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I'm looking for an arcane or obscure word to describe a person's daily record.

Words like:

account, agenda, appointment book, chronicle, diary, daily record, daybook, engagement book, journal, log, minutes, notebook, record

work, but are common. Do you have something more obscure?

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  • Arcane and obscure seem subjective criteria, to me.
    – apaderno
    Mar 12 '11 at 0:49
  • 4
    If you don't know the meaning of a posted answer, upvote it. The most arcane word will float to the top, and you'll have objective proof of it. ;)
    – ash
    Mar 12 '11 at 0:52
  • I will wait somebody writes an Old English word, then.
    – apaderno
    Mar 12 '11 at 1:09
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Ephemeris has an obsolete meaning synonymous with this, and it certainly has a solid arcane flavor to it. Also rather lovely is noctuary, which is the opposite of "diary", logging what happens during the night rather than the day.

5

How about the Latin libellus.

It is used for any "little book", but specifically journals, diaries, logbooks, notebooks.

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It's not a very good fit in meaning, but vade mecum springs to mind - literally, it's Latin for "go with me", and it means a little book with useful information that you carry around with you. It can contain a section for daily notes and such, although that is not its primary purpose.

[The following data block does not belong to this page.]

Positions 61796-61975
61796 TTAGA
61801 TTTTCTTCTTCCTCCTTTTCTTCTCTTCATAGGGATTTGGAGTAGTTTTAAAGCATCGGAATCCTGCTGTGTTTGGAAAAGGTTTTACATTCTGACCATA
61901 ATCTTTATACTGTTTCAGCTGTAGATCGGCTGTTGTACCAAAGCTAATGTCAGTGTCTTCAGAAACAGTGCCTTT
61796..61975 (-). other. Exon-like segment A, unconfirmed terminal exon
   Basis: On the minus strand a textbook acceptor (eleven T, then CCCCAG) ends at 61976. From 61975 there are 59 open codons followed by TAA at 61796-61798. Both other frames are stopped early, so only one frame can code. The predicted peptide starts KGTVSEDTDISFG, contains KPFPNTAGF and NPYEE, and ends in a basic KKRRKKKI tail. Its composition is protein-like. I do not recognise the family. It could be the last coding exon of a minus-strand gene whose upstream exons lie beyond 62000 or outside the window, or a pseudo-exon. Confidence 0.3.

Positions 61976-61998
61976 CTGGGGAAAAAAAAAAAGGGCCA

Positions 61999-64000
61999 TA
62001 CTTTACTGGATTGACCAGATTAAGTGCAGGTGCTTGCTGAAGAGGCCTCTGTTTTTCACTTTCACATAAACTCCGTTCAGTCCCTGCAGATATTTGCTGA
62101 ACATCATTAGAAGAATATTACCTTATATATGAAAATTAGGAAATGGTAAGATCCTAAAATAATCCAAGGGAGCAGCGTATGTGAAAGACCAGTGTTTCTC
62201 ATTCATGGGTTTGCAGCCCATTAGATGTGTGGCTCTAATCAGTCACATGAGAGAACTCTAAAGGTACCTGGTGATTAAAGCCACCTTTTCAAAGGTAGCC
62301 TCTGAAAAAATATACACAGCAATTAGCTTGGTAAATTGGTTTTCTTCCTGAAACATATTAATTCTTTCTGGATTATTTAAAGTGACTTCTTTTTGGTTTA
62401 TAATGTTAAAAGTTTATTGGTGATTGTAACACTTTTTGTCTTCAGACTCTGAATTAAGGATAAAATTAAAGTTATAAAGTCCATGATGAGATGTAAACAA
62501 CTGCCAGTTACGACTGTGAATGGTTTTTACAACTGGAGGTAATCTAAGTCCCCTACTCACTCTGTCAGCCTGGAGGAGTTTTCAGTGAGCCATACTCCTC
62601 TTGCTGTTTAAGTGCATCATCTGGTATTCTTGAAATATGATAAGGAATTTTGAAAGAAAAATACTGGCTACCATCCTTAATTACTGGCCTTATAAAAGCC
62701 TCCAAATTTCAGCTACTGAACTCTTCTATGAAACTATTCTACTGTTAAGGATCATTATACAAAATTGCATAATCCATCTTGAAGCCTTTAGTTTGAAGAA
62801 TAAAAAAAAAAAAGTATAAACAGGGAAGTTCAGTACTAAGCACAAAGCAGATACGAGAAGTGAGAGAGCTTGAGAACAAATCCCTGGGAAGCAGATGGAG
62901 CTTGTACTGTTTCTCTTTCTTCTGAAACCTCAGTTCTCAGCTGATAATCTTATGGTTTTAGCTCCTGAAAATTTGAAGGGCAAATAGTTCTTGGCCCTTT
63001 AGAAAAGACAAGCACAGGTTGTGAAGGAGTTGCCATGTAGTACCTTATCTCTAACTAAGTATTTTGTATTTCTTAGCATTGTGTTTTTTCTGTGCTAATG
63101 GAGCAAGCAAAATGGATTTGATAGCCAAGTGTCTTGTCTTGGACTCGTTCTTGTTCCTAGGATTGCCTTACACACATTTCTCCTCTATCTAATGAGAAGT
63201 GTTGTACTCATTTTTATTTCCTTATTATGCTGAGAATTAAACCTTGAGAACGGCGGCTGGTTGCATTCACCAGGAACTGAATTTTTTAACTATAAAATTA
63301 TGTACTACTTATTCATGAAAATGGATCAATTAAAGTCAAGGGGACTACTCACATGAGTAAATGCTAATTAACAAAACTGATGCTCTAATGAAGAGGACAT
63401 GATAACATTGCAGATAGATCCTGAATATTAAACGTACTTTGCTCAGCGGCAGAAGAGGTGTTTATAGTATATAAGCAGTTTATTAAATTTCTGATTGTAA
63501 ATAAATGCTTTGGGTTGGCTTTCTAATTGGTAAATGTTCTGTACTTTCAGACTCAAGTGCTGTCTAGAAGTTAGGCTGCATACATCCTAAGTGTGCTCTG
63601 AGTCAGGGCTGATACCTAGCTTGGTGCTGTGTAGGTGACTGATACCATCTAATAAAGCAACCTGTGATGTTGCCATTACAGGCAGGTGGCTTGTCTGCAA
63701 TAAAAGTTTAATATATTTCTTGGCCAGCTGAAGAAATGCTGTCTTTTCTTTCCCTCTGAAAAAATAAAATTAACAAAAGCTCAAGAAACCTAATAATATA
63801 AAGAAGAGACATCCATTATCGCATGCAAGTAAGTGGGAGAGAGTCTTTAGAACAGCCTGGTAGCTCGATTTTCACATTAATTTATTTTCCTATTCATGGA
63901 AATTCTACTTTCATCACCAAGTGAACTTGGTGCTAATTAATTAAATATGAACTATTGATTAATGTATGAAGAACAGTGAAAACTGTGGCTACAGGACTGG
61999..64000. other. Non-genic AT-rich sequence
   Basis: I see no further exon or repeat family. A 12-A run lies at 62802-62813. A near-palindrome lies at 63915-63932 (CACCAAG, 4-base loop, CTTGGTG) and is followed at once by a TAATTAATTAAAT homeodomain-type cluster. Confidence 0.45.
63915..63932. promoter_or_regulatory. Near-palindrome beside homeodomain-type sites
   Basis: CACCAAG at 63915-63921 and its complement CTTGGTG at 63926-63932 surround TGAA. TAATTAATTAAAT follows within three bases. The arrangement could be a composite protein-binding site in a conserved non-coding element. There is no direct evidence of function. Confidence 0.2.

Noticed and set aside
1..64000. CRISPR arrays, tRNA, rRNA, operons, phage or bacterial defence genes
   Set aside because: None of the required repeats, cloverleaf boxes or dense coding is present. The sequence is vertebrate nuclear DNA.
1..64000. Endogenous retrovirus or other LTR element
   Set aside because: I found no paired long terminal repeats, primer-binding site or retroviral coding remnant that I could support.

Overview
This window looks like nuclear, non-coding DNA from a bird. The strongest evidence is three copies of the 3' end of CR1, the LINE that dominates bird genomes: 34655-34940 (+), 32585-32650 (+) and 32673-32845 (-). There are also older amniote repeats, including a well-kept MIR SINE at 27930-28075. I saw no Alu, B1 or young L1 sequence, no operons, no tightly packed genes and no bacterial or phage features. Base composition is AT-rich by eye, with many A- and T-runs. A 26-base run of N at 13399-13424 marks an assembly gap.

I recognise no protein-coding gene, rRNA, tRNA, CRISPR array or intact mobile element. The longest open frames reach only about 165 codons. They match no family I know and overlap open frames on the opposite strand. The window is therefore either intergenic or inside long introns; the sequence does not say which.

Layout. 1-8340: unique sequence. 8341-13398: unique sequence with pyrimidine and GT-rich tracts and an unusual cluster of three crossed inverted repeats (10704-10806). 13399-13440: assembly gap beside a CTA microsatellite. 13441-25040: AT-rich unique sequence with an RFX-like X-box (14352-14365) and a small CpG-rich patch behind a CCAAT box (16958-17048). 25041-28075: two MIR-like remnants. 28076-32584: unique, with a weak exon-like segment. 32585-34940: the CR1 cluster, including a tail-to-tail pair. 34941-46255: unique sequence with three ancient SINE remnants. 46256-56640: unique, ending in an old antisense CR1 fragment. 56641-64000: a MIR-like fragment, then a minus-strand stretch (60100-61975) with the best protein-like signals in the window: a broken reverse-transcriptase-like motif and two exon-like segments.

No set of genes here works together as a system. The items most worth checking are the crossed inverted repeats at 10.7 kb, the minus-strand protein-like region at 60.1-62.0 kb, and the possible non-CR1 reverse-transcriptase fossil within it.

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Any of those would be rendered more recondite were you to add the adjective quotidian to them.

quotidian of or occurring every day; daily : the car sped noisily off through the quotidian traffic. • ordinary or everyday, esp. when mundane : his story is an achingly human one, mired in quotidian details.

So you might refer to someone's "quotidian chronicle" if you wanted to be all, like, abstruse & stuff.

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  • I could always add modifiers, but I'm looking for a word that has fallen out of favor.
    – ash
    Mar 12 '11 at 0:44
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'Grimoire' is more specifically an instruction book, particularly dark, used by alchemists or sorcerers, but could describe a diary or journal of a similarly dark person.

Similarly arcane is 'Book of Shadows', as popularized by Gerald Gardner.

There is also 'apocryphon', which means secret writing. It has a strong tie to the early Christian movement, especially gnosticism.

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